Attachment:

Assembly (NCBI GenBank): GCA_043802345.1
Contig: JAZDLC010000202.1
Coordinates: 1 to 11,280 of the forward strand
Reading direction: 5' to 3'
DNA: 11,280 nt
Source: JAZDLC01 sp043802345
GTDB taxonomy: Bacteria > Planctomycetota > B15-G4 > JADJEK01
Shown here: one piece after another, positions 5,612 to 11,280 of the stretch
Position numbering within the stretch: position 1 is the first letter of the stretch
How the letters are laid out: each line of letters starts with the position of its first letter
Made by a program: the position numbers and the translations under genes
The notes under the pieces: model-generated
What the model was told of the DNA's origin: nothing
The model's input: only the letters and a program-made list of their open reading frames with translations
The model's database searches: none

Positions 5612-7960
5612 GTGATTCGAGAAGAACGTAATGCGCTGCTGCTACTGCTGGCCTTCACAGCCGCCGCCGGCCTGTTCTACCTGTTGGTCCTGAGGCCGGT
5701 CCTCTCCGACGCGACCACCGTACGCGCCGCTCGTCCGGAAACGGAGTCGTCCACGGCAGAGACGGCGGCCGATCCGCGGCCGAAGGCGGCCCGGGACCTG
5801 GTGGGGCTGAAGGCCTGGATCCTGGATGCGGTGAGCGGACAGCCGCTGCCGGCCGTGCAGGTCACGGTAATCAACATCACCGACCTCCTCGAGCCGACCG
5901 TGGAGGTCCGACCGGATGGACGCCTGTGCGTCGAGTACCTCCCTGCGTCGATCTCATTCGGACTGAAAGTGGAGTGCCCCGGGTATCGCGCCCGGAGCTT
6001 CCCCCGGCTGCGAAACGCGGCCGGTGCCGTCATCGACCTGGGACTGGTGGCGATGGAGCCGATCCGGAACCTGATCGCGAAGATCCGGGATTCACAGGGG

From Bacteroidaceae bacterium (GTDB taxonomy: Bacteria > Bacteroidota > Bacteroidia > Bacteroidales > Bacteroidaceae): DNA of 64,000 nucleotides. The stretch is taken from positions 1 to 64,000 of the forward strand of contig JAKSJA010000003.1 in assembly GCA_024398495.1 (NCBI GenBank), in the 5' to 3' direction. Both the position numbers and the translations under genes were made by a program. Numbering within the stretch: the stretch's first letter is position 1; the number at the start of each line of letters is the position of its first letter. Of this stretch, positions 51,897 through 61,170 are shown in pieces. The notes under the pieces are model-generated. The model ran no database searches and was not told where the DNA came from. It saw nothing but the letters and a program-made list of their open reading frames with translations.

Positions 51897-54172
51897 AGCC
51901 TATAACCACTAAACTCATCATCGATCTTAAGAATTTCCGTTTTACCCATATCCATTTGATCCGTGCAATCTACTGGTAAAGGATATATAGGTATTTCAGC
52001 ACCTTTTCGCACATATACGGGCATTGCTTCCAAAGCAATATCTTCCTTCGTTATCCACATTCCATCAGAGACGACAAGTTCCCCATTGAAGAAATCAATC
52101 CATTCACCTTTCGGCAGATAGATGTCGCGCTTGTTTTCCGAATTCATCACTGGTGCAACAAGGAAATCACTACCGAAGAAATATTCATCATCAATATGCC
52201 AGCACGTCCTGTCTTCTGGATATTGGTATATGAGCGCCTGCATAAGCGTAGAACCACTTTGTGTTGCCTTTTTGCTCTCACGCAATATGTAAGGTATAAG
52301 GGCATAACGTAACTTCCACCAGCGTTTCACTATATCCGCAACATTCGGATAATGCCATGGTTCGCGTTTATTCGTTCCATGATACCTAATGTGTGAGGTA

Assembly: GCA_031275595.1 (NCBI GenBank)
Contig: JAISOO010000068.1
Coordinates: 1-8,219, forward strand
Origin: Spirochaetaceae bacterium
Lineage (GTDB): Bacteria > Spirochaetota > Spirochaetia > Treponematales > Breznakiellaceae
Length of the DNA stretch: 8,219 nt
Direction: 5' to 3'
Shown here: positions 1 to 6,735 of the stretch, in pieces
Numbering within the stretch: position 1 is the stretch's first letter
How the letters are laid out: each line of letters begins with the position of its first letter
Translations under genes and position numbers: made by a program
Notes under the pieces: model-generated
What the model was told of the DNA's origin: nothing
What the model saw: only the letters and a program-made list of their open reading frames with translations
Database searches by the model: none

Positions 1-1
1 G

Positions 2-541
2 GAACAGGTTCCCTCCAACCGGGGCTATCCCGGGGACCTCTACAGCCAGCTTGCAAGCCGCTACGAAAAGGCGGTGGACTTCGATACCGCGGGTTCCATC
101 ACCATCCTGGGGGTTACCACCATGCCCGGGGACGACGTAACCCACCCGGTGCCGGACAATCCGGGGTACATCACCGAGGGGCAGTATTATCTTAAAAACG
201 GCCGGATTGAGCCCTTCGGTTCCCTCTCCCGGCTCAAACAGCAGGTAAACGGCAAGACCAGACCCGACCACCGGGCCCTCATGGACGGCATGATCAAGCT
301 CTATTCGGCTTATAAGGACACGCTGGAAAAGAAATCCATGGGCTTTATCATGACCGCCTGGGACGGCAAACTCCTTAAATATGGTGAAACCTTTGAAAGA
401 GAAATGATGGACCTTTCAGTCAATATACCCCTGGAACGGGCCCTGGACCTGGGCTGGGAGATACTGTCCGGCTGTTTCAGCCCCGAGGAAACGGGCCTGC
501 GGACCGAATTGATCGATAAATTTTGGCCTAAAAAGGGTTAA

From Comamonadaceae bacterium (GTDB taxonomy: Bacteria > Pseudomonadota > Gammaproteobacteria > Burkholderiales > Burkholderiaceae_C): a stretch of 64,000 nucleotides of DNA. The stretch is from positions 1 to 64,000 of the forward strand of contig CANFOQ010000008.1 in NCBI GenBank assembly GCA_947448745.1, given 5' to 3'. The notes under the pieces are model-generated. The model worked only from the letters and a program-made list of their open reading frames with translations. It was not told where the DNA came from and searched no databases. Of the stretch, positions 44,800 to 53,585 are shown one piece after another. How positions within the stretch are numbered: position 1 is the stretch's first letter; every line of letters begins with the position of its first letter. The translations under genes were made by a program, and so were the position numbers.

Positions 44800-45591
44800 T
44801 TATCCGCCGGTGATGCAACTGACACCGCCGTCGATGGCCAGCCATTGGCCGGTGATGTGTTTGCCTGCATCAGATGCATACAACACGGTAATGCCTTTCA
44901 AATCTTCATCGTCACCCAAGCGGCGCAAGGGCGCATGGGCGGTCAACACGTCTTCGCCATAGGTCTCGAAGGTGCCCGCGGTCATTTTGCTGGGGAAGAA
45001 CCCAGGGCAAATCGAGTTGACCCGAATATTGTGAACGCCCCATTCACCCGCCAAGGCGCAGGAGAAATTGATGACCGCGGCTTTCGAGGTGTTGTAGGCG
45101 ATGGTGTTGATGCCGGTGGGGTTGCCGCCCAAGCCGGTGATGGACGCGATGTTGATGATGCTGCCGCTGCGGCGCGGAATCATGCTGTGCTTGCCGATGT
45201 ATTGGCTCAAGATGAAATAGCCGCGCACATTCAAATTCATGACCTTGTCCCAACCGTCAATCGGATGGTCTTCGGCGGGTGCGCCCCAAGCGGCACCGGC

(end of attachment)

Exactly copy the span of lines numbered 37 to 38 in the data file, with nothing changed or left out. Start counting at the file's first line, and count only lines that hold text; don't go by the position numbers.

Shown here: positions 1 to 6,735 of the stretch, in pieces
Numbering within the stretch: position 1 is the stretch's first letter